• Stay hydrated. Make sure you drink plenty of fluids. Gardening can be hot, strenuous work, so don’t let yourself become dehydrated. Keep a water bottle close by.
  • Have a warm shower after your exertions. It can help loosen up muscles that have become tight while gardening. After your shower, don’t immediately sit down if you can help it. If you’re feeling a bit stiff, go for a short walk. You’ll feel so much better for it in the long run.
  • Talk with an OT. An occupational therapist can help you find ways to modify your activities to reduce joint pain and fatigue and save energy. They can also give you tips and ideas about different aids and equipment available to make gardening easier and more enjoyable.

With the weather warming up, getting outdoors and playing in the garden is a wonderful way to forget the worries of the world, for a while at least (COVID-who?) 😉. So plant some bright flowers in pots or garden beds around the entrance to your house. Prune trees and shrubs and remove any dead winter growth. Add some mulch to the gardens beds. Plant some vegies for summer salads. Then grab a cold drink, sit back and enjoy the fruits of your labours.

Flowers don’t worry about how they’re going to bloom. They just open up and turn toward the light and that makes them beautiful. Jim Carrey

Call our Help Line

If you have questions about things like managing your pain, COVID-19, your musculoskeletal condition, treatment options, telehealth, or accessing services be sure to call our nurses. They’re available weekdays between 9am-5pm on 1800 263 265; email (helpline@msk.org.au) or via Messenger.

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12/Sep/2019

The weather’s changing. You can smell the blossoms, the freesias and other spring flowers bursting into life. The days are getting longer. The sun’s shining and the temperature’s rising.

Hooray! I’m over winter. The time for hibernating is over. I just want to lose the winter woollies, say goodbye to soup and get out and about.

So I’ve made a list of all the things I want to do now that the weather is getting better. I’m going spring into spring! Here’s a few that may get you inspired:

  1. Get outdoors. We’re so lucky in Australia to have beautiful and accessible parks and gardens. Whether you’re into a gentle stroll, a brisk hike, a walk through history, or all of the above, there’s something there for you. A good place to start is the parks service website in your state or territory, your local council website, and the National Trust website.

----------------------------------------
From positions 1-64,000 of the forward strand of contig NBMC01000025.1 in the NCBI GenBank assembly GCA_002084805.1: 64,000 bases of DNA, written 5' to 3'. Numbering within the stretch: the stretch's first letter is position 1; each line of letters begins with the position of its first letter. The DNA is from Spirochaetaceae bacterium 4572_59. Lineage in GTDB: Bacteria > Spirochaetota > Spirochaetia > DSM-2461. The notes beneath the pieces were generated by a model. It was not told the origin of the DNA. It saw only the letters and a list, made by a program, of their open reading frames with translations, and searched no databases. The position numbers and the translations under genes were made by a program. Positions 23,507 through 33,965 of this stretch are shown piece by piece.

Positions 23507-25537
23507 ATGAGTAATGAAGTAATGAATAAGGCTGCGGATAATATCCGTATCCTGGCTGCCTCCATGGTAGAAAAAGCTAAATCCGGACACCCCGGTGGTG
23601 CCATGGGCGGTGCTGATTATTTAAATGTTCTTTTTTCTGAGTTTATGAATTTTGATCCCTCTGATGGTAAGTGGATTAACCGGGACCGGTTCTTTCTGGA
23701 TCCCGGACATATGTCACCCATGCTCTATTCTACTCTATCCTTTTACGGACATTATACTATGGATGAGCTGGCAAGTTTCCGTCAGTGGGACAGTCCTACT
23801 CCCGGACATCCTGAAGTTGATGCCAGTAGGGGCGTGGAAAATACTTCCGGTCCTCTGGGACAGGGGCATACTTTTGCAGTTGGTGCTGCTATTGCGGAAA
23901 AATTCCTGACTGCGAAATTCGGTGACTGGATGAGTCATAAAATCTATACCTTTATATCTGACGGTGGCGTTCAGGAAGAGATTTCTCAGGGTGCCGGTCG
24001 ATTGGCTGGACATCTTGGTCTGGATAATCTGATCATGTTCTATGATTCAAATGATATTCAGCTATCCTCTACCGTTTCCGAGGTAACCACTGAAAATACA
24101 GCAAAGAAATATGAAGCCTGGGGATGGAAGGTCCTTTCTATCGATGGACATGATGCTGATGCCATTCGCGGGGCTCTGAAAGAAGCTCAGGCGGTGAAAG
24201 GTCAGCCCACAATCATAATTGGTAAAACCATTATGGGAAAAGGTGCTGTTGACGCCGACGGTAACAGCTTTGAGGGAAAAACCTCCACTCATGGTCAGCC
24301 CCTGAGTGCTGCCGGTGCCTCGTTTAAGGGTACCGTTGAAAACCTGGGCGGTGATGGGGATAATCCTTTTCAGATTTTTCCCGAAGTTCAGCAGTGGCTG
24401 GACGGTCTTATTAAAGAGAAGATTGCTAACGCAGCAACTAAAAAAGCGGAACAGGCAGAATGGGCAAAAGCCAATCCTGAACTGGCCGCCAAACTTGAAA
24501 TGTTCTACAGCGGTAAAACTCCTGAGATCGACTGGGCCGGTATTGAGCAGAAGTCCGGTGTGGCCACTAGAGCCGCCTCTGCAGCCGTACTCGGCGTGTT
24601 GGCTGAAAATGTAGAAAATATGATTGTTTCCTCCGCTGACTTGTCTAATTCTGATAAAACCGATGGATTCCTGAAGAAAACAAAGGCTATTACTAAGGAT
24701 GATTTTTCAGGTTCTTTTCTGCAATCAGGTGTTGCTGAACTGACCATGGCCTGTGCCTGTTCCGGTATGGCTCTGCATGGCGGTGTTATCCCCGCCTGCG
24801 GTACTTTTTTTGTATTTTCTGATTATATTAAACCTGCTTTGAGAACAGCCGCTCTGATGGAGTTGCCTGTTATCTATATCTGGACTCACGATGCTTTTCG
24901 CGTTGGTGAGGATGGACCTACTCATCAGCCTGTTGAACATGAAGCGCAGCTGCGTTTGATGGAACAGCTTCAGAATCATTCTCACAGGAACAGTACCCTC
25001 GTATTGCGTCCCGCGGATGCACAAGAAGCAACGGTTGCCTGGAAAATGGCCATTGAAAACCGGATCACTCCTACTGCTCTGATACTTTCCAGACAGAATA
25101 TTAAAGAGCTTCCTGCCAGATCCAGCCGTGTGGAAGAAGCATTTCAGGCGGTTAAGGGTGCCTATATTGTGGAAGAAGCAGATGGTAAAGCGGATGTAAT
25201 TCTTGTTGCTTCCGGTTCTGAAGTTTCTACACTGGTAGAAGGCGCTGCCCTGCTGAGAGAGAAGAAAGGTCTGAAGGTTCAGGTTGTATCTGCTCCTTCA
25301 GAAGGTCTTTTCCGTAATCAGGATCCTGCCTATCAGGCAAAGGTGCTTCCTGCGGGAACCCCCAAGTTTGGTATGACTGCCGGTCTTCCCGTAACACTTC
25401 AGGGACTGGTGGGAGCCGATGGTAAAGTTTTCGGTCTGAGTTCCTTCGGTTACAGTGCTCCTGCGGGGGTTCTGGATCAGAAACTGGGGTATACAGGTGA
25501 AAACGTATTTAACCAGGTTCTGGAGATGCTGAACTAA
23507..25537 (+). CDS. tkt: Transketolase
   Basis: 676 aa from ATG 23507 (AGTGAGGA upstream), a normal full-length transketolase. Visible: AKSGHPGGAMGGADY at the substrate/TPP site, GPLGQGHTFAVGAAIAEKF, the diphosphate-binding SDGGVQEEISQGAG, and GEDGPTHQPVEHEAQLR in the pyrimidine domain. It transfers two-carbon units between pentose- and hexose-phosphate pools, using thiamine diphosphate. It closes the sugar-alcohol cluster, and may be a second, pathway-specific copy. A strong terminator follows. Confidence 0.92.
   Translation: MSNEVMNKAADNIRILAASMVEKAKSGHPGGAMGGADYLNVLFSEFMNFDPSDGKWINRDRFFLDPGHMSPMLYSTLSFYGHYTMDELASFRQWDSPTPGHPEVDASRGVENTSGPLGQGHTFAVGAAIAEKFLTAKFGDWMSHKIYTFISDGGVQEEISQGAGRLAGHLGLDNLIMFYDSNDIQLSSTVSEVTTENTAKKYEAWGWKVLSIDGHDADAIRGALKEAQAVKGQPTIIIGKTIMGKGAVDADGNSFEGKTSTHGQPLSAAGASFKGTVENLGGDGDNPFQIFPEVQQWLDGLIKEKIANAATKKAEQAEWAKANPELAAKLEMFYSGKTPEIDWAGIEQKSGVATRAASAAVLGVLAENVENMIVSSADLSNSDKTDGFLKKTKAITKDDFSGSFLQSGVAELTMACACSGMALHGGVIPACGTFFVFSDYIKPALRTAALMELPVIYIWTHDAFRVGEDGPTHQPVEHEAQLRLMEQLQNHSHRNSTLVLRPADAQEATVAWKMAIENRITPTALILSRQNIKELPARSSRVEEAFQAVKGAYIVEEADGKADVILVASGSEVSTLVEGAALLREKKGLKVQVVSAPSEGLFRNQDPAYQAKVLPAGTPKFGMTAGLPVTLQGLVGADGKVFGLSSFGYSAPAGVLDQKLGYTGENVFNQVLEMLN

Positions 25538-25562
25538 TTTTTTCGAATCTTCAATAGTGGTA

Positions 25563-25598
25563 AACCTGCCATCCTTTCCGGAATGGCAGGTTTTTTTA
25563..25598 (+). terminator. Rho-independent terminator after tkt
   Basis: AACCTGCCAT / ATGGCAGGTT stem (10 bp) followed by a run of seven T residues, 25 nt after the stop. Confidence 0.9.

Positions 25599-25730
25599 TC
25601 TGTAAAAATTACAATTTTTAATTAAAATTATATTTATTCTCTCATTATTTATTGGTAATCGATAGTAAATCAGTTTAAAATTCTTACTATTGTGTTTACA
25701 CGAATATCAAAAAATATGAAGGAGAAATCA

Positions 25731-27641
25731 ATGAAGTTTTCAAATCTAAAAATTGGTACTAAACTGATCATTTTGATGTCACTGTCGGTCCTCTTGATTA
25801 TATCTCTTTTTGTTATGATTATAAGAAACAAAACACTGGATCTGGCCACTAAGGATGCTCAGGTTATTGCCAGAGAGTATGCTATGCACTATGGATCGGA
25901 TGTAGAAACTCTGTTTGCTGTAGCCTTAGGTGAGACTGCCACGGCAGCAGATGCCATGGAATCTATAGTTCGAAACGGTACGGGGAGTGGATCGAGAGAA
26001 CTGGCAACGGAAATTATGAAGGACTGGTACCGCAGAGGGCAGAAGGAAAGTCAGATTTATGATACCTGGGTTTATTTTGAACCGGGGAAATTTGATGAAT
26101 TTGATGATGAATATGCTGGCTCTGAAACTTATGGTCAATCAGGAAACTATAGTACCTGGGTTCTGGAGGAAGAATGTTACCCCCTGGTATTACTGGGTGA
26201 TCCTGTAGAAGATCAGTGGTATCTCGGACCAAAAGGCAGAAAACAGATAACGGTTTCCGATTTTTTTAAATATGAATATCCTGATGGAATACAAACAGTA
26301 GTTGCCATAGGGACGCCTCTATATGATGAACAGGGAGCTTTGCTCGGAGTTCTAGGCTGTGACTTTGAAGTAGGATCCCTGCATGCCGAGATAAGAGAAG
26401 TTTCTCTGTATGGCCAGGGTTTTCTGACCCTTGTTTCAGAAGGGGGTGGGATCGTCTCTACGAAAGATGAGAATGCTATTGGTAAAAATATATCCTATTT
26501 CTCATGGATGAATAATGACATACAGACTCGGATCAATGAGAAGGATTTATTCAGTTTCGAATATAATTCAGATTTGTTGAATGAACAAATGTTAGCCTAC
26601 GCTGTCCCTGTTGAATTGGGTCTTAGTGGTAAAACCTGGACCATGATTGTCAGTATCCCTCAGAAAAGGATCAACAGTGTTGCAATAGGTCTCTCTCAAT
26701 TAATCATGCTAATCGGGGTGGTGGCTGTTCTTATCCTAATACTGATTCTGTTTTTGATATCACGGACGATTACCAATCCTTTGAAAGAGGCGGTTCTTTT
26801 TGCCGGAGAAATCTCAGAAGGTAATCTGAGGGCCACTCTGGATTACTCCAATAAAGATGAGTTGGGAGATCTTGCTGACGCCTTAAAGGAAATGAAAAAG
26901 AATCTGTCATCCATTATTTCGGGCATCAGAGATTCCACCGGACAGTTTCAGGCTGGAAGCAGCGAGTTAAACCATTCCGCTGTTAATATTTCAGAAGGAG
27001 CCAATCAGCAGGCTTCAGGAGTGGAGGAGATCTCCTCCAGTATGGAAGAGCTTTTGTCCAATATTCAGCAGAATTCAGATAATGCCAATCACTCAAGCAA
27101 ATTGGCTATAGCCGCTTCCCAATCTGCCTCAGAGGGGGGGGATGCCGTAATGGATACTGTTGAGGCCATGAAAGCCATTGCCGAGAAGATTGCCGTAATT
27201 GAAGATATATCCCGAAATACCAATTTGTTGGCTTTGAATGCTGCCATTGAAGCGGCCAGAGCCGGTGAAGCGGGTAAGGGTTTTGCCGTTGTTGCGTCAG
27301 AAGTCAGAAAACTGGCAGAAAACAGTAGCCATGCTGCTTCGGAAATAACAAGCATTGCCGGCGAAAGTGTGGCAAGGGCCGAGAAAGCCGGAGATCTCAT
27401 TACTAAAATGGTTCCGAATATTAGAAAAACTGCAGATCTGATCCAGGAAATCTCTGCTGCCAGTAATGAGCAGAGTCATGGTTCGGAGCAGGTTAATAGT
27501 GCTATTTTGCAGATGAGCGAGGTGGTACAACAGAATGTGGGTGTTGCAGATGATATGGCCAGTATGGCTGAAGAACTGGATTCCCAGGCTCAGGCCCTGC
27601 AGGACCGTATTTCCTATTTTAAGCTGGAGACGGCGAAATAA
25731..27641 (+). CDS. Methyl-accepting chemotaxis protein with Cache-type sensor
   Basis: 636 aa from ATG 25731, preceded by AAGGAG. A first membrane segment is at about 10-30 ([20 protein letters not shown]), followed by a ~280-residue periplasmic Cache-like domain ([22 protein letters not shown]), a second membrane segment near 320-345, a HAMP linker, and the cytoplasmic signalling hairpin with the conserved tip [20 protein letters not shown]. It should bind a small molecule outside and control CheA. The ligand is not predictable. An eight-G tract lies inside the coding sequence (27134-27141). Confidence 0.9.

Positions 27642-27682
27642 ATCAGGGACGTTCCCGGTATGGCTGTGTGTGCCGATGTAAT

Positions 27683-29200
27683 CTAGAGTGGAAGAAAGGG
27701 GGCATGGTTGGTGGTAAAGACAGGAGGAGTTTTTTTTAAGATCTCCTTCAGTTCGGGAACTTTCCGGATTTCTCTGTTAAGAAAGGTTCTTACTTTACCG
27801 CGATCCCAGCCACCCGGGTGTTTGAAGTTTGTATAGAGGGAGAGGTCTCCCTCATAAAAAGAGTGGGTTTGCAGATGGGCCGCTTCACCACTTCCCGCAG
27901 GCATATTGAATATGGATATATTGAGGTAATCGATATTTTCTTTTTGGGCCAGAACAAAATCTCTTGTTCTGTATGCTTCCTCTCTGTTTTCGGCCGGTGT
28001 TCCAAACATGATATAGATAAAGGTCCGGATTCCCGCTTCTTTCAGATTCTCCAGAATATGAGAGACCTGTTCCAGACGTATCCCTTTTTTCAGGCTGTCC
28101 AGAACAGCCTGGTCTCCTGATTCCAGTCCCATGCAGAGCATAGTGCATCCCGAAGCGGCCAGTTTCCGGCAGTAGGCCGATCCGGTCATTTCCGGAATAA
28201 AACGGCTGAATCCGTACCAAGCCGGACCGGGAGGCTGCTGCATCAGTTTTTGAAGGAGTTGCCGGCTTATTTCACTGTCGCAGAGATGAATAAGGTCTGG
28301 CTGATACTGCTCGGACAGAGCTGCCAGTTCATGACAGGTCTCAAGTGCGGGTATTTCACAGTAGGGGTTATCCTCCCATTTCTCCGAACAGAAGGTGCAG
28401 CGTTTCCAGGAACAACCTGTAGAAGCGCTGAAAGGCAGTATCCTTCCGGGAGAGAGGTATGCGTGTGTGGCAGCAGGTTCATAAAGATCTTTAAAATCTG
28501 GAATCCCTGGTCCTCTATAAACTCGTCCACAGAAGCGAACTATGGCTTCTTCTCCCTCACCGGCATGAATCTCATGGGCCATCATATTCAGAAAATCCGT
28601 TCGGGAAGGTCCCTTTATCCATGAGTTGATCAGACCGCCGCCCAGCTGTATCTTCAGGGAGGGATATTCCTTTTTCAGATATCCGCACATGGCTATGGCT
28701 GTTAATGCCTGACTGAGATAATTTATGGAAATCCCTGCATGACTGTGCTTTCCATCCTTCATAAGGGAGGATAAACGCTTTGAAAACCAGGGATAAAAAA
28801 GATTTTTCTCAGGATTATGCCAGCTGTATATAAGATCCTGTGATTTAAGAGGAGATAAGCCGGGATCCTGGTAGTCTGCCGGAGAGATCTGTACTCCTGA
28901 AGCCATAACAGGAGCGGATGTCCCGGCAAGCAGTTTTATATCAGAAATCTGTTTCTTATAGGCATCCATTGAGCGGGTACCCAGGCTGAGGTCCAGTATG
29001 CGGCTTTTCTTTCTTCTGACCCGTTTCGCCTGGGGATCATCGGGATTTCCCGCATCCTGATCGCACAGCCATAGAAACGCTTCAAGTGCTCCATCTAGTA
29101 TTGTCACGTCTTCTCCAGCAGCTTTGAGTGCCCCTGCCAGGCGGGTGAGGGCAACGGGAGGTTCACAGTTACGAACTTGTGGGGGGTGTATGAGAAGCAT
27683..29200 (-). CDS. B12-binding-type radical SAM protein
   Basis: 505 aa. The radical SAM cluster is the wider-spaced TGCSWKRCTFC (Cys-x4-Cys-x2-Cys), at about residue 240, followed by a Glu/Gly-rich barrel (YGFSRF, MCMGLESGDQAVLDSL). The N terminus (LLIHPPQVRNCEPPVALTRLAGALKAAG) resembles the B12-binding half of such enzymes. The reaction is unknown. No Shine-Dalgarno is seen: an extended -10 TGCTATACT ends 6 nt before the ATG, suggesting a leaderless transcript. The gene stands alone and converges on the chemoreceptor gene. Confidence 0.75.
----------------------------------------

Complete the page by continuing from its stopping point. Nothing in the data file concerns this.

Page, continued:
2. Try a new sport/exercise. If your exercise program has become boring, or you’re in a bit of an exercise rut, spring is the perfect time to blow off the cobwebs and try something new. Try trampolining, have a Frisbee tournament, learn to dance the samba/tango/tap/swing, borrow a bike and go for a ride, join a sporting team, go bird watching. The sky’s the limit. Just think about the types of things you enjoy doing, or sound fun to you, and incorporate them into your exercise program.
  3. Take part in a fun run/walk. This is the time of the year when fun runs and walks seem to happen every weekend. Find one that appeals to you – the location, the distance, the charity it supports – and sign yourself up. Even better sign up the family and friends as well!
  4. Volunteer your time and skills. Whether it’s something you do regularly or as a once off, volunteer work can be extremely rewarding for yourself and your community. Think about the types of things you’re passionate about, your skills, the amount of time you can give, and look around your local community to find the best match. Or visit the GoVolunteer website to search the database for volunteering opportunities.
  5. Grab your camera or phone and start snapping. It’s amazing the quality photos we can take on our phones. Post your pics on social media, and be inspired by others. Spring is the perfect time to get some gorgeous photos. And it’s amazing how differently you start seeing everyday things when you start imagining them through a camera lens. Things that once faded into the background become stunning architectural shapes, or vibrant vistas. Before you know it you’ll be experimenting with angles, perspective and light. If you need help, there’s plenty of tips and tricks online about taking photos with your phone. Or investigate photography courses in your local area. You’ll learn new skills and meet new people.